We have news from Tim Young, our friend in San Quentin State Prison who is also our collaborator for Solitary Garden, the project by artist jackie sumell which asks us to imagine a landscape without prisons.
We’re happy to have IAS undergraduate interns now contributing to Art Without Distance. Our undergraduate interns Jocelyn and Chloe will share a different artwork every week: #GoingBacktoMoveForward.
We’ve gotten a new letter from Tim Young, our Solitary Gardener at UC Santa Cruz who currently is on Death Row in San Quentin. Dated from March 23, the letter explains that while all of California has been on shelter-in-place, in San Quentin, staff (ungloved and unmasked) has continued to take 30-60 people at a time to the yard, the 40x50” outdoor concrete recreational area. As Tim explains, while he would love some fresh air, he’s choosing to stay in his cell.
The traveling exhibition called Barring Freedom about art and prisons that I am co-curating with Alexandra Moore, IAS graduate curatorial fellow, was supposed to open in late April in New York. While the exhibition is postponed (and now opens at UC Santa Cruz October 2020), Solitary Garden, the public sculpture and garden project that is part of that larger project is already growing at UC Santa Cruz.
We want to emphasize that while UC Santa Cruz Institute of the Arts and Sciences (IAS) has had to postpone spring exhibitions and arts programming to support efforts to contain the spread of the coronavirus (COVID-19), we firmly believe that communal engagement with art is crucial in these challenging times.
We write to announce that all UC Santa Cruz Institute of the Arts and Sciences (IAS) spring programming has been postponed, reflecting our commitment to the health and safety of our communities and in adherence to university, state, and federal guidelines pertaining to COVID-19.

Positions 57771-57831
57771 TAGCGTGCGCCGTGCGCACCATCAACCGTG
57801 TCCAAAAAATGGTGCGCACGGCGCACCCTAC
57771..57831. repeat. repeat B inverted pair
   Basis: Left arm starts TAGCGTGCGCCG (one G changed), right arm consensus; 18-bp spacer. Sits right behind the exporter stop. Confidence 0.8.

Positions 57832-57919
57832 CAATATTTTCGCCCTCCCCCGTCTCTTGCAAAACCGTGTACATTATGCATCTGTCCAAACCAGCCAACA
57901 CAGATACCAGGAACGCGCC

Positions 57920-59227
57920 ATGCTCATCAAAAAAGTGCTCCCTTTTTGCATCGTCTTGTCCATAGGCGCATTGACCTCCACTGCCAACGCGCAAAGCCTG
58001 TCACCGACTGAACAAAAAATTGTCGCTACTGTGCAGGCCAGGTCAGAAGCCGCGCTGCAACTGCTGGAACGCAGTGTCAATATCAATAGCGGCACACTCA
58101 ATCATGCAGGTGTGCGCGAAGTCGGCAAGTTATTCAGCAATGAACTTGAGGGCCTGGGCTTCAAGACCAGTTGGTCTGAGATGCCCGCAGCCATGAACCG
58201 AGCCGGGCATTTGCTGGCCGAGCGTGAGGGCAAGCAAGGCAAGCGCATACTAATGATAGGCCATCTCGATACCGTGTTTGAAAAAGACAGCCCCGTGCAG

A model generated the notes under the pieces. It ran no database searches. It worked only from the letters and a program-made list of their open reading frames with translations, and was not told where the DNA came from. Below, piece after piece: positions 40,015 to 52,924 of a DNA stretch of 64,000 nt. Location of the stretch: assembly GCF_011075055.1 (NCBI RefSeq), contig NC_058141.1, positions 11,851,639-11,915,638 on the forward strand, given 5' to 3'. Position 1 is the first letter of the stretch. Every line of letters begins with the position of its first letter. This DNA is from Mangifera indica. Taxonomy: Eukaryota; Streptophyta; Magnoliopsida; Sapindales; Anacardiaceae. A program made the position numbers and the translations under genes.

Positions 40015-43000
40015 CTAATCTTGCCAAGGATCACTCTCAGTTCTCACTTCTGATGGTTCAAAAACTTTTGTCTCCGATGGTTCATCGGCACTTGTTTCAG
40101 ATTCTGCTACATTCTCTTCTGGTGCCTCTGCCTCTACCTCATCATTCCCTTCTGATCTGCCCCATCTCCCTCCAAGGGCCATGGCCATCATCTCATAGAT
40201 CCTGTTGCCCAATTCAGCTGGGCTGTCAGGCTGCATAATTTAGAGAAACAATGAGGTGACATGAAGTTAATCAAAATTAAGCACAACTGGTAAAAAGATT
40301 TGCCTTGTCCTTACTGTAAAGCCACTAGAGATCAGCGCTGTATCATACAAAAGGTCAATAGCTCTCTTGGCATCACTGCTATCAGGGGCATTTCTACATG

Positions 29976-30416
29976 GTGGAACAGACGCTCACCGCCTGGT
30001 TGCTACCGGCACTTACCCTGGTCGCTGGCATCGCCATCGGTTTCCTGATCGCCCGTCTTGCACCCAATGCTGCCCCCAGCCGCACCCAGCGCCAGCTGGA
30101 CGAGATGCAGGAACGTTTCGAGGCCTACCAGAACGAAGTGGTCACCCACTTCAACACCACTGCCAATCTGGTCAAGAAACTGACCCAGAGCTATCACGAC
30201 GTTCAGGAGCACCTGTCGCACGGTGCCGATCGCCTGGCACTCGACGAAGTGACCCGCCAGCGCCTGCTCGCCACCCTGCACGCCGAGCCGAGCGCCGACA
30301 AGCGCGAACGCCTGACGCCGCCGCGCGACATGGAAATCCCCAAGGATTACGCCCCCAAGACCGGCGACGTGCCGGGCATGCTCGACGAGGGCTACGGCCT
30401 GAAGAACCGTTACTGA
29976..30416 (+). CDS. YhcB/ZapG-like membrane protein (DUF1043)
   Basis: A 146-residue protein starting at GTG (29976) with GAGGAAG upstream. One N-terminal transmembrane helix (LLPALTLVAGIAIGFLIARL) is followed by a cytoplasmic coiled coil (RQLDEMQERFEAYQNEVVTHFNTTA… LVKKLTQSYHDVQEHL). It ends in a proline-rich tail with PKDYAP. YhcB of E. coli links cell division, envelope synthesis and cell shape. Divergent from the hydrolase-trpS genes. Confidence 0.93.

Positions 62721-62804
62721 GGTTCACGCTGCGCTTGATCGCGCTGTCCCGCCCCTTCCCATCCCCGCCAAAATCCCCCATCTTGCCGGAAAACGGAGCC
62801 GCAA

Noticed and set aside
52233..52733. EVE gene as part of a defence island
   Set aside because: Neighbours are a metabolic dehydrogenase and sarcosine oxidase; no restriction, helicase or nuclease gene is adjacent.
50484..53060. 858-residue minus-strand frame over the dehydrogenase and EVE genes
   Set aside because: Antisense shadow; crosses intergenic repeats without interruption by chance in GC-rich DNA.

We opened Newton and Helen Mayer Harrison’s Future Garden for the Central Coast of California just a year ago. I was visiting the installation in May to photograph the dramatic plant growth in its three greenhouses and the surrounding landscape, and its high time I wrote about it here. The Arboretum recently finished putting in the new visitor seating area for Future Garden, so this is a fine time to look at how this multi-year art-and-ecology installation is (literally) growing up!
Presenting Janet Cardiff and George Bures Miller's FOREST (for a thousand years...) in the redwood research forest of the UC Santa Cruz Arboretum and Botanic Garden was one of the most rewarding curatorial episodes of my time here to date, and in fact of my whole career. We'd been working for more than a year with Janet and George to make this renowned and amazing 22-channel audio installation happen at UC Santa Cruz, collaborating with the Arboretum's great staff and assisted by the San José Museum of Art.
For me, one of the highlights of a year full of them was definitely the two-day student workshop we had at Lick Observatory in May. It was called "Seeing and Knowing in Art and Astronomy." The program emerged from Russell Crotty's residency at Lick and the exhibition we are working on for the Institute of Contemporary Art in San Jose, which will open this November. During Russell's time here we wanted to bring a group of undergraduate students up to Lick to experience the unique flavor of this historic and still scientifically significant observatory.